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Volume 18 Supplement 1

19th Annual SCMR Scientific Sessions

  • Walking poster presentation
  • Open Access

ECG, LVH and T1 changes in Fabry disease - implications for screening and understanding of the disease model

  • 1,
  • 1,
  • 1,
  • 1,
  • 1,
  • 1 and
  • 1
Journal of Cardiovascular Magnetic Resonance201618 (Suppl 1) :Q48

https://doi.org/10.1186/1532-429X-18-S1-Q48

  • Published:

Keywords

  • Leave Ventricular Hypertrophy
  • Fabry Disease
  • Short Axis View
  • Apparent Storage
  • Cardiac Phenotype

Background

Fabry disease is a rare X-linked condition that results in storage of sphingolipids in multiple organs including the heart. The cardiac phenotype consists mainly of conduction abnormalities, left ventricular hypertrophy (LVH) and disease progression (fibrosis, arrhythmias and heart failure).

CMR LGE classically shows basal inferolateral LGE. Native T1 mapping has recently shown a low T1 likely to represent myocycte storage of fat, even when no LVH is present. We sought to understand the relationship of storage to LVH and ECG abnormalities.

Methods

67 genetically confirmed Fabry disease patients underwent CMR (function, T1 mapping, LGE) on a 1.5T Siemens Avanto with a concurrent 12 lead ECG. LVH was defined by mass index (LVMi) and a wall thickness ≥12 mm. Native T1 mapping used ShMOLLI with a region of interest drawn in the septum in a basal short axis view, and 900 ms considered the lower limit of normal. An abnormal ECG was defined by a prolonged PR interval (>200 ms), prolonged QRS duration (>120 ms), the presence of T-wave inversions, and/or LVH by Sokolow criteria.

Results

The 67 Fabry patients had a mean age of 46 ± 14 years, females 70% (47/67), and good LV function (LVEF 76 ± 7%). LVH was present in 43% (29/67) by wall thickness and 48% (32/67) by mass index.

T1 with LVH: 69% (46/67) had low native T1 values. Low T1 was more common in LVH positive than LVH negative subjects (86% vs 55%, mean 854 ± 53 vs 897 ± 46 ms, p = 0.001). However, 55% (21/38) of the LVH-negative subjects had low T1 values, and 14% (4/29) of LVH-positive subjects had a normal T1.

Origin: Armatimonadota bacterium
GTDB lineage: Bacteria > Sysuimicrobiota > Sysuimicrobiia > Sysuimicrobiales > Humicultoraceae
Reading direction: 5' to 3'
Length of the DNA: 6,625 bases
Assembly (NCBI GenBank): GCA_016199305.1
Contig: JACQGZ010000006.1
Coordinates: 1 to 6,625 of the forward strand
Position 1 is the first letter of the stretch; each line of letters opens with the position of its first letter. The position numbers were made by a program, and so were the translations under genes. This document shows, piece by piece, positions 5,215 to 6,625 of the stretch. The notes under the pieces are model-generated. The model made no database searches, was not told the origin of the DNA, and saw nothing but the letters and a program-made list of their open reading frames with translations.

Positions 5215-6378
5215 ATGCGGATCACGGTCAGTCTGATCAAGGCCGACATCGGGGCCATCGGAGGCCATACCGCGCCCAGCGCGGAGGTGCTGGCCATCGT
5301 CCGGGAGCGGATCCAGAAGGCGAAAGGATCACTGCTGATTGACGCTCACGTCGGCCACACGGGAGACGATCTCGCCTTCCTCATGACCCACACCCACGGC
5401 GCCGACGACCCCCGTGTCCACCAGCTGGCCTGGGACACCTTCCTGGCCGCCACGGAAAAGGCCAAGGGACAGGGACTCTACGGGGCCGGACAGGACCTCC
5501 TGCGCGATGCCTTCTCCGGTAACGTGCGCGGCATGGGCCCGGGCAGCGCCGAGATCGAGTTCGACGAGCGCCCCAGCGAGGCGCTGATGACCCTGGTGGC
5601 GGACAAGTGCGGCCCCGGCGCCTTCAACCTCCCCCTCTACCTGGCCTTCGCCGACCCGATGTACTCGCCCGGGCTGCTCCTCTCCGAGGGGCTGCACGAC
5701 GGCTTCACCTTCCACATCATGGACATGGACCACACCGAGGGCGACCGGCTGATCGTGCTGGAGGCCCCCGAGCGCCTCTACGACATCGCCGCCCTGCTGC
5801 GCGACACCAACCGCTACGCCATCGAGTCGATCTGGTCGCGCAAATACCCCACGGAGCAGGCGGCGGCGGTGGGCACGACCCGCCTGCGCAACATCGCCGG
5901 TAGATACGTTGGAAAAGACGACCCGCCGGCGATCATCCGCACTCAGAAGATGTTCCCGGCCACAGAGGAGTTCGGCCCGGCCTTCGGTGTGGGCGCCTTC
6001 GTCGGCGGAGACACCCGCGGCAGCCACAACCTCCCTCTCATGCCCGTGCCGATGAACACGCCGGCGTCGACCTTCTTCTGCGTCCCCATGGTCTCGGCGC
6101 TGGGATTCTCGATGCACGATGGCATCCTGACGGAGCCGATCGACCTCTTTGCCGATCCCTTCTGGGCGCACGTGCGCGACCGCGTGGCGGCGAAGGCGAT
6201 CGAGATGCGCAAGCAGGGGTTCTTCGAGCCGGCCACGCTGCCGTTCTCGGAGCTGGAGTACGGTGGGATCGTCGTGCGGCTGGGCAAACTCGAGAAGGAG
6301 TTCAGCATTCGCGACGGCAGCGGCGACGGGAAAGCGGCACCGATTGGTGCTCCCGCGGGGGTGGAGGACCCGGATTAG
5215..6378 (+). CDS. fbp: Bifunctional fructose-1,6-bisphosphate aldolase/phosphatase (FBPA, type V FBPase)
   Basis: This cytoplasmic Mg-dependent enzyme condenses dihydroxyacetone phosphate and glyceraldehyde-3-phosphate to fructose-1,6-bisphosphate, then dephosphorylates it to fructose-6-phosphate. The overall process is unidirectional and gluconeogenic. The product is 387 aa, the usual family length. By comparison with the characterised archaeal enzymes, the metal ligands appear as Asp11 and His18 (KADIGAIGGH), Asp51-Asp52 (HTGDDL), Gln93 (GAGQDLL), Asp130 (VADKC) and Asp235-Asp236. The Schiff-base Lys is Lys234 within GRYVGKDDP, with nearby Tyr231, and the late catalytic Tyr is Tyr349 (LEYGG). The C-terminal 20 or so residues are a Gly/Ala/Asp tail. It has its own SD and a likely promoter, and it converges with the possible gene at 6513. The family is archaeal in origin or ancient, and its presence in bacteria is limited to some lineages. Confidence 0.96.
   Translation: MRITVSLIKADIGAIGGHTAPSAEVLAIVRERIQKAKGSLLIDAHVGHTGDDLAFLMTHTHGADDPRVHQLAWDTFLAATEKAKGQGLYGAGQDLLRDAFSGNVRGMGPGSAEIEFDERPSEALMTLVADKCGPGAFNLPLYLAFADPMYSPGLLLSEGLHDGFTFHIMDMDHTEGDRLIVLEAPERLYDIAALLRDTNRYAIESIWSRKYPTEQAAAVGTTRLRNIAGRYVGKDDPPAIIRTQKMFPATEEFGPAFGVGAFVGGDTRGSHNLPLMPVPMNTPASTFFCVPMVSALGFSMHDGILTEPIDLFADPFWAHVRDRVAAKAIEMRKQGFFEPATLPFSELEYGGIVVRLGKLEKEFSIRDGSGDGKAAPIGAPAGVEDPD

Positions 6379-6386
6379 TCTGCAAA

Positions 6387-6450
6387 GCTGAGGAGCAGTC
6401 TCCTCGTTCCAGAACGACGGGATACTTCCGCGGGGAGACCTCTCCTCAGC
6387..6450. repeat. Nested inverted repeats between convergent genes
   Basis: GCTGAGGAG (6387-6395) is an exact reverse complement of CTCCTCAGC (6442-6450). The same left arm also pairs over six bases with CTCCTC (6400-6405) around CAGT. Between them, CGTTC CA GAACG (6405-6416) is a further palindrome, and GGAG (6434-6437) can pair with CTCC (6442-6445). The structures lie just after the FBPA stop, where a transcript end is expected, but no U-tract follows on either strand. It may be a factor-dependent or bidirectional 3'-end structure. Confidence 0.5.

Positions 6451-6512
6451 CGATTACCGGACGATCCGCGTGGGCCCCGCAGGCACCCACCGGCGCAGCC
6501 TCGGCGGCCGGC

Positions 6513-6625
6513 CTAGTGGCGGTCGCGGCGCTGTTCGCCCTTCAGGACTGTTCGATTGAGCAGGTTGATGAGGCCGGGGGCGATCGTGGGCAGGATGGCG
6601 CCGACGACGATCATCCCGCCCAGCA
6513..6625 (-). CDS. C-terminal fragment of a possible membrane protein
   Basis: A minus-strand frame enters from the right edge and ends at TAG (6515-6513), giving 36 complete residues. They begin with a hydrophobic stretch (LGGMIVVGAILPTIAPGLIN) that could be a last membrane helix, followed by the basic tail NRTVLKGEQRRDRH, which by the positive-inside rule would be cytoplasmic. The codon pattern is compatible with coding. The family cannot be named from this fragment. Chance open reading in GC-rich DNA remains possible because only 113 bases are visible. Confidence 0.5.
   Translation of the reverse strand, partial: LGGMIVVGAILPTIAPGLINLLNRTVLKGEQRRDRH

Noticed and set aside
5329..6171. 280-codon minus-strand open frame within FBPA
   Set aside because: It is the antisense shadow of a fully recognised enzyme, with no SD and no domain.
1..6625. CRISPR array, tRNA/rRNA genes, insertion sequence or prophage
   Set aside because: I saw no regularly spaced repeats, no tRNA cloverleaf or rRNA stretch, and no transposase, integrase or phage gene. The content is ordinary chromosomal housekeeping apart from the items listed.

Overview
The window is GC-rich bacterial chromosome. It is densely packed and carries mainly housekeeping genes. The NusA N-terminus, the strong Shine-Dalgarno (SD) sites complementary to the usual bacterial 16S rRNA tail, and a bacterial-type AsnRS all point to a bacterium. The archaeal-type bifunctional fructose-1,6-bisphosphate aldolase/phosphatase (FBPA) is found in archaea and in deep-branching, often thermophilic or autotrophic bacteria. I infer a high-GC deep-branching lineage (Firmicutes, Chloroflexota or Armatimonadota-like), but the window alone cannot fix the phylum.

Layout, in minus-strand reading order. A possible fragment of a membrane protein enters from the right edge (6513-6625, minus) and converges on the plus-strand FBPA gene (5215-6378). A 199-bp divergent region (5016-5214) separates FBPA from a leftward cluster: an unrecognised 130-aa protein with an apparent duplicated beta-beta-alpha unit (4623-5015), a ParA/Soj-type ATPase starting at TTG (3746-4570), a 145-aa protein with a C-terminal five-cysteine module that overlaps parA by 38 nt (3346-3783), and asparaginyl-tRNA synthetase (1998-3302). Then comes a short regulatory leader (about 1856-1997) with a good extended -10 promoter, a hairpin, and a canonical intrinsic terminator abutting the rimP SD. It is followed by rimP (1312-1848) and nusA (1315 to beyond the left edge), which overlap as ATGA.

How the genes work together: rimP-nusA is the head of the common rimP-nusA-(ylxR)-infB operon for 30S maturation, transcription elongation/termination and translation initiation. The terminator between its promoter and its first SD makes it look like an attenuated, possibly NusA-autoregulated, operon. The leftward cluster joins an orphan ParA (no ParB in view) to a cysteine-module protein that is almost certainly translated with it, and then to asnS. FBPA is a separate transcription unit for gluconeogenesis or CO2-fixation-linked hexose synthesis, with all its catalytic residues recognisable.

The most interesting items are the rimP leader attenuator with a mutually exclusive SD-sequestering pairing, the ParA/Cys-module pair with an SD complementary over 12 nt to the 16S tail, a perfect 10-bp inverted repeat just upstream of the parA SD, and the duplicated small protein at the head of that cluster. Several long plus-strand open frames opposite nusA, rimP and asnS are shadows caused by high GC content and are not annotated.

T1 with ECG: 64% (43/67) had abnormal ECGs, (Table 1; results stratified by T1 and LVH). ECG abnormalities were highly correlated to LVH by wall thickness (13 ± 9 vs 9 ± 2 mm, p < 0.001) and LVMi (98 ± 36 vs 67 ± 22 g/m2, p = 0.001) with lower T1 values in those with ECG abnormalities (863 ± 52 vs 906 ± 44 ms, p = 0.001).
Table 1

Differences in ECG changes between Fabry patients with and without low T1 values

 

Low T1

Normal T1

p-wave

LVH-positive

LVH-negative

p-wave

P-wave duration (ms)

98 ± 20

85 ± 24

0.02

101 ± 22

89 ± 21

0.03

PR interval (ms)

152 ± 31

158 ± 37

NS

156 ± 29

153 ± 36

NS

P-wave to PR interval ratio (%)

67 ± 17

55 ± 12

0.004

67 ± 20

59 ± 13

0.05

QRS duration (ms)

98 ± 24

86 ± 11

0.03

109 ± 24

83 ± 9

<0.001

T-wave inversions (n)

25

7

NS

22

10

<0.001

Sokolow (mm)

33 ± 16

29 ± 10

NS

33 ± 14

31 ± 14

NS

In subjects without LVH, when the T1 was low, 12/21(58%) had an abnormal ECG, and 6/17 (33%) when the T1 was normal.

Conclusions

In gene positive Fabry disease subjects, LVH has a low T1 85% of the time, but half of all LVH-negative patients have a low T1. When there is no LVH, ECG abnormalities are slightly more common in those with a low T1 - but up to 1 in 3 have ECG abnormalities before apparent storage. The most plausible explanations for this are either that T1 can miss some storage, or that there may be other Fabry effects other than storage - (toxic metabolites are proposed).
Figure 1
Figure 1

Normal ECG in Fabry disease patient without left ventricular hypertrophy (wall thickness of 10 mm) but low T1 of 889 ms.

Authors’ Affiliations

(1)
Cardiology, Barts Heart Centre, London, United Kingdom

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